Category Archives: Holiday Reading

My Winter Holidays Reading

I do love reading holiday books! In the last few years, I’ve usually started my holiday reading by the first of October. It’s a refreshing change from my Autumn focus on mysteries and  Halloweenish reading, and I find I enjoy it more and more each year. I decided to create this post to track the books I read for the upcoming winter holidays, and to list the holiday books I’ve read in the past few years. This will be an ever-growing list of the books I find each year to read during this season.

2020:

  1. Hershel and the Hannukah Goblins, by Eric A. Kimmel
  2. Chinese New Year: A Celebration for Everyone, by Jen Lee
  3. Seven Spools of Thread: A Kwanzaa Story, by Angela Shelf Medearis
  4. Christmas at the Cove, by Victoria Connelly
  5. A Virgin River Christmas, by Robyn Carr
  6. Ruth’s First Christmas Tree, by Elly Griffiths
  7. Under the Christmas Tree, by Robyn Carr
  8. Bring Me Home For Christmas, by Robyn Carr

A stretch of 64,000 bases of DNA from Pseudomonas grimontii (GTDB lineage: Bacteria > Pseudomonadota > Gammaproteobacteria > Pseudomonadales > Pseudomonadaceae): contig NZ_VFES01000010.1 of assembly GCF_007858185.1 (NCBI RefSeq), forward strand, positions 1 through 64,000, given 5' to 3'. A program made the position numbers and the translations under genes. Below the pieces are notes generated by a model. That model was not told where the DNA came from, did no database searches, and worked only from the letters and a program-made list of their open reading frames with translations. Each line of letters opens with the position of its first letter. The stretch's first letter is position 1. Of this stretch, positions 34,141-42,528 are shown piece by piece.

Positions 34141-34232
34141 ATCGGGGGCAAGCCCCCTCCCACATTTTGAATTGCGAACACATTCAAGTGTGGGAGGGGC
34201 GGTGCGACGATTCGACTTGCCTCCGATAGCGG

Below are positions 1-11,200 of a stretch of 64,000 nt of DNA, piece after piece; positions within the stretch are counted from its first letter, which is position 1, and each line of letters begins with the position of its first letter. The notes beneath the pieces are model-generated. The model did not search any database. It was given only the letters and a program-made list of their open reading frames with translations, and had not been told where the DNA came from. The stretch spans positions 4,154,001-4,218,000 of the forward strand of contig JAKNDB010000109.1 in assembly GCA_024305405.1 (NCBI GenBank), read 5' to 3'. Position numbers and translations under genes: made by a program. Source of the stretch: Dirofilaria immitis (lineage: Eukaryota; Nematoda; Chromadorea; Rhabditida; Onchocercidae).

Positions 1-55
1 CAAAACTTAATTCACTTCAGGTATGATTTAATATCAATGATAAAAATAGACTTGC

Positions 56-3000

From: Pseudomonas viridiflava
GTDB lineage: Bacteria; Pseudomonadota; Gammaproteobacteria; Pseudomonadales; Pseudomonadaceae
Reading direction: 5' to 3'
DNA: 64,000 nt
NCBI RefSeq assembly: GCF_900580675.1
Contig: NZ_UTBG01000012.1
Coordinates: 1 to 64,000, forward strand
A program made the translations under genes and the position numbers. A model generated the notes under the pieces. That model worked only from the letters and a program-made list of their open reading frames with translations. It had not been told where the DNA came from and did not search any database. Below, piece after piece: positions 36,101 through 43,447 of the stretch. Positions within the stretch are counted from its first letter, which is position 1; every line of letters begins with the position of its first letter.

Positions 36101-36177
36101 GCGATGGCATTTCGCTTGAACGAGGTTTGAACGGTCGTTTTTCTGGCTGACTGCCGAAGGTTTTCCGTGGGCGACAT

9. The Golden Dreydl, by Ellen Kushner
  10. Christmas at the Castle, by Victoria Connelly
  11. Christmas at the Cottage, by Victoria Connelly
  12. Diwali, Festival of Lights, by Rina Singh
  13. A Parakeet Named Dreidel, by Isaac Bashevis Singer
  14. Chanukah Tales from Oykvetchnik, by Scott Hilton Davis
  15. Ho, Ho, Whoa! The Tale of Parkour Santa, by Kavae Loseby
  16. A Week in Winter, by Maeve Binchy
  17. My Kind of Christmas, by Robyn Carr

2019:

  1. Christmas with Anne and Other Holiday Stories, by L.M. Montgomery
  2. The Spirit of Christmas, by Nancy Tillman
  3. The Adventure of the Christmas Pudding, by Agatha Christie
  4. The Burglar’s Christmas, by Willa Cather
  5. A Christmas by the Sea, by Melodie Carlson
  6. Spirit of Steamboat, by Craig Johnson
  7. Christmas at Thompson Hall, by Anthony Trollope
  8. Christmas in Absaroka County, by Craig Johnson

2018:

  1. A Literary Christmas: An Anthology, by Charles Dickens, Jane Austen, Rudyard Kipling, Thomas Hardy, William Wordsworth, Laurie Lee, Samuel Pepys
  2. No Holly for Miss Quinn, by Miss Read
  3. The Christmas Rose, by Victoria Connelly
  4. The Christmas Mouse, by Miss Read
  5. Village Christmas, by Miss Read

2017:

  1. Christmas at the Inn, by Andrea Twombly
  2. An English Christmas, by John Julius Norwich (editor)
  3. Santa Claus in Oz, by L. Frank Baum
  4. Christmas in Plains: Memories, by Jimmy Carter
  5. The True Gift: A Christmas Story, by Patricia McLachlan
  6. Christmas With the Book Lovers, by Victoria Connelly
  7. A Highland Christmas, by M.C. Beaton

2016:

  1. Celebrations at Thrush Green, by Miss Read
  2. Enid Blyton’s Christmas Stories, by Enid Blyton